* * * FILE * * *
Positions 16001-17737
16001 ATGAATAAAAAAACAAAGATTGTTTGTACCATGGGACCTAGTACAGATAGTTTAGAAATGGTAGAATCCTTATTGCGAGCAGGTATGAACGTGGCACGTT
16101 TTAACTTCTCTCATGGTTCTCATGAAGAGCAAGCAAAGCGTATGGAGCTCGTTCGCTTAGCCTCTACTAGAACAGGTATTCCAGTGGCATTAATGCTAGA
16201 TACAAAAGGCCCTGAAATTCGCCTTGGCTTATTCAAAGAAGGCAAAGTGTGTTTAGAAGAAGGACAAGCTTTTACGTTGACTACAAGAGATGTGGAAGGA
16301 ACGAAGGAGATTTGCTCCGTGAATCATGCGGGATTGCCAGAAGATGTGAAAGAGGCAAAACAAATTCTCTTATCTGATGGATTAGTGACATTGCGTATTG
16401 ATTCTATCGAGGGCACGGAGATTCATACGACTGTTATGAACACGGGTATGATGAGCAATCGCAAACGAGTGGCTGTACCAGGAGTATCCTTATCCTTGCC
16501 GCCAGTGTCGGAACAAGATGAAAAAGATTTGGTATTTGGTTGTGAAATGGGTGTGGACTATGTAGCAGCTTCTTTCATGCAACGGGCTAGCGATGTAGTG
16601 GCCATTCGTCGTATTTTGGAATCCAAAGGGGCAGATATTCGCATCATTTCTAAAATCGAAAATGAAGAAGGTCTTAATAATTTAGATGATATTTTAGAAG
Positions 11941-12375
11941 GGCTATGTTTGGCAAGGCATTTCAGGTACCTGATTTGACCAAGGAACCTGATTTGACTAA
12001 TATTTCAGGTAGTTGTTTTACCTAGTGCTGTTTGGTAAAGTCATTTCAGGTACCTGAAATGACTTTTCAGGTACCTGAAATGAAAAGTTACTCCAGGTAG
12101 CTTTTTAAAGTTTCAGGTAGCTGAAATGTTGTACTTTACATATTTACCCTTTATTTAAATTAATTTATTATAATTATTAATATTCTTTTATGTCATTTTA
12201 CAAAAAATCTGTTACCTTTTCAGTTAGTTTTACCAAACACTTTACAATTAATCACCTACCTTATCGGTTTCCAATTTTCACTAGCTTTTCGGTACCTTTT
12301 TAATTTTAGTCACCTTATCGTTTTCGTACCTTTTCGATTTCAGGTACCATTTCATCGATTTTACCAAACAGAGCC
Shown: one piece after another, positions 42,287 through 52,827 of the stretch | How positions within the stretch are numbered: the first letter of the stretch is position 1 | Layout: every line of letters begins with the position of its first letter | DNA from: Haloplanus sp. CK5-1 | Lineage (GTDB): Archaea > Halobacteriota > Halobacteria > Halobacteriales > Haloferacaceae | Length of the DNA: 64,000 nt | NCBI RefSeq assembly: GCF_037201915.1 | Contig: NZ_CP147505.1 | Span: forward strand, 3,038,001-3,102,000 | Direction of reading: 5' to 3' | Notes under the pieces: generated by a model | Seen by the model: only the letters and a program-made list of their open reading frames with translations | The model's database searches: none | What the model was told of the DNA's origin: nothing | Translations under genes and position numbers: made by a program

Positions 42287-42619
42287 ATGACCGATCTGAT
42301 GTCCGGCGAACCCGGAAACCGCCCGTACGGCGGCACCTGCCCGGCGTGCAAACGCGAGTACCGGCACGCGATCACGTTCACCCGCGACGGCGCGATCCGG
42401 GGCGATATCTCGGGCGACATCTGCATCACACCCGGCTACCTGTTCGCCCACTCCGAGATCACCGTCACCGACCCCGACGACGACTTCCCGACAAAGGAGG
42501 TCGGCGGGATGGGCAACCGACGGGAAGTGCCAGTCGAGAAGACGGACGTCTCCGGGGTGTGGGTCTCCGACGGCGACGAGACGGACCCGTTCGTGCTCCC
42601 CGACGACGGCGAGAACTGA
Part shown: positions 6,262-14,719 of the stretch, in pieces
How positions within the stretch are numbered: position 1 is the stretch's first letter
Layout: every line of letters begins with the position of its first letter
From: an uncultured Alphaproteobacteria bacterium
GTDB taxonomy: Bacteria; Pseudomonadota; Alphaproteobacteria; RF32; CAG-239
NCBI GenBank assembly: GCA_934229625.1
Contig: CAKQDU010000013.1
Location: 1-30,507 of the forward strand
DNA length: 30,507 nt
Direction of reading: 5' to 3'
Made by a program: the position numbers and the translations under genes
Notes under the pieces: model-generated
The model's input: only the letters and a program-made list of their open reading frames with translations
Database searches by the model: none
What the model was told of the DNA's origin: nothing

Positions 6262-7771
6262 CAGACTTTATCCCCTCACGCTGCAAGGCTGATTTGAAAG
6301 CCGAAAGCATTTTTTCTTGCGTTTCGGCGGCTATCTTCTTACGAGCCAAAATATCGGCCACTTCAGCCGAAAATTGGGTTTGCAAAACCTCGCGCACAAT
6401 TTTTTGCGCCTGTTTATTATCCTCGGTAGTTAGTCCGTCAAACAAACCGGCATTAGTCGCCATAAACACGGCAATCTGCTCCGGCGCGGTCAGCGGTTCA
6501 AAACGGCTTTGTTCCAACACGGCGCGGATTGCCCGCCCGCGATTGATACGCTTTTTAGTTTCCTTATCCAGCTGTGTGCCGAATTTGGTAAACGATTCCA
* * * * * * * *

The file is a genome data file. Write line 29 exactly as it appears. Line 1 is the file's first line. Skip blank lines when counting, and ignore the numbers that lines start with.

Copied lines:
Location: 1-30,507 of the forward strand